It's 2019 and women's participation in Science is still much lower compared to men. According to the United Nations, there are less than 30 per cent women participation in scientific fields, and in some cases the percentage is as low as 3 per cent.
The issue is not capability but rather lack of opportunities, gender stereotype (it really starts from the time girls are mostly given dolls to play with while boys are given building blocks) and lack of representation in science-related fields.
That's not to say there aren't amazing women making waves in science. Since today is International Day for Women and Girls in Science, we take a quick look at some Malaysian women who are an inspiration to girls everywhere to chase their dreams.
Datuk Dr Mazlan Othman
At a time when astrophysics and space exploration was an alien concept in Malaysia, Dr Mazlan became not only the first woman, but the first in the country to earn the title of Astrophysicist.
She was the director of United Nations Office for Outer Space Affairs twice, the head of the Angkasawan project that saw the country's first astronaut Datuk Dr. Sheik Muszaphar Shukor in space and she even has several awards under her belt.
Her accomplishments are legions and all that, despite the lack of development in her chosen field in this country.
It just goes to show that with determination and hardwork, anyone can accomplish great things!
Dr Betty Sim Kim Lee
In some countries, the threat of malaria is real. An estimated 21 million cases were detected, with close to 500,000 deaths worldwide in 2016 alone.
All that may be in the past sooner rather than later thanks to a team led by Dr Betty that came up with a vaccine called PfSPZ (nope, that's not a typo).
The vaccine is still in testing stage but is expected to be available in the market soon.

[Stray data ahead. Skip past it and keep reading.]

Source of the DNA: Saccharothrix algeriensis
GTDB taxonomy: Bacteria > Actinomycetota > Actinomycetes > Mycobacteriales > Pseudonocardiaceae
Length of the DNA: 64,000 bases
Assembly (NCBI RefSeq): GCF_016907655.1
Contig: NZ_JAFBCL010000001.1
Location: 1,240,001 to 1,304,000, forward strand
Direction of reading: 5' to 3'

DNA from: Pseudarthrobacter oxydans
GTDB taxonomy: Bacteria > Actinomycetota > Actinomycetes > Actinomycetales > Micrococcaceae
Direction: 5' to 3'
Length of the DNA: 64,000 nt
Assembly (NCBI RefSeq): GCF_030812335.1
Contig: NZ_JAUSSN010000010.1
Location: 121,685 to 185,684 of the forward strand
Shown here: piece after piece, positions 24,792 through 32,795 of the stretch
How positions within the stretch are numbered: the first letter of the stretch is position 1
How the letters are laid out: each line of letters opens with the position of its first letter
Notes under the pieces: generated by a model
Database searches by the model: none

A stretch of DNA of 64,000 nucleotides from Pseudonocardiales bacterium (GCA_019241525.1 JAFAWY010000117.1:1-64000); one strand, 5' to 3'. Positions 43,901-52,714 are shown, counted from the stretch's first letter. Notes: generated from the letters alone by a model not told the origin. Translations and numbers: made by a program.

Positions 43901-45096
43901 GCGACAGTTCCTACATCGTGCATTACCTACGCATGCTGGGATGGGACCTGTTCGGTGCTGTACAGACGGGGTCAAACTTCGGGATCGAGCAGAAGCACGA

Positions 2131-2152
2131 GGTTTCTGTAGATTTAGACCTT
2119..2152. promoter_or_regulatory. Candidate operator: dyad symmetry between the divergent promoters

Besides being busy saving the world from a disease caused by pesky little mosquitoes and being the vice president of the company that's creating the malaria vaccine, Dr Betty also had guest lectured at her former university, University Malaya and collaborated locally.
Dr Lam Shu Jie
While most of us were trying to figure our way through our first job, Dr Lam was busy discovering a solution to an antibiotic-resistant bacteria and succeeded too.
In 2017, Lam's work was published in Nature Biology, gaining her international recognition when she was only 25.
Her discovery, however, is still in its testing stages and it's not expected to reach its first human test for the next three years at least.
Despite that, her accomplishment is no small thing and her continuous effort could just be the answer to one of the most worrying health issues humanity is expected to face soon - the rise of super bugs.
But fret not; we're pretty sure Dr Lam and her team will be ready when the super bugs invade humankind.
Engineering is perhaps one of the industry with the least women representation, but people like Rupa Shanmugam are spearheading the kind of changes that is sure to inspire future generation.
Rupa told Buffalo News in 2016 that she was the only girl in her class when she was studying electrical engineering in Malaysia and even at workplaces later on, a women engineer was a rarity.
That did not stop the small town girl from Kampar from pursuing her dreams, which was encouraged by her father who saw her potential when she started helping him around at home when it came to wiring, carpentry and other household repairs.
Fast forward a few decades, Rupa is now the President and Chief Executive Officer of US-based technology company SoPark and it doesn't look like she's slowing down when it comes to chasing her career goals.
We hope these women have inspired you to get involved in Science, Technology, Engineering and Mathematics (STEM) fields too!
Did we miss anyone out? Do let us know in the comment section below.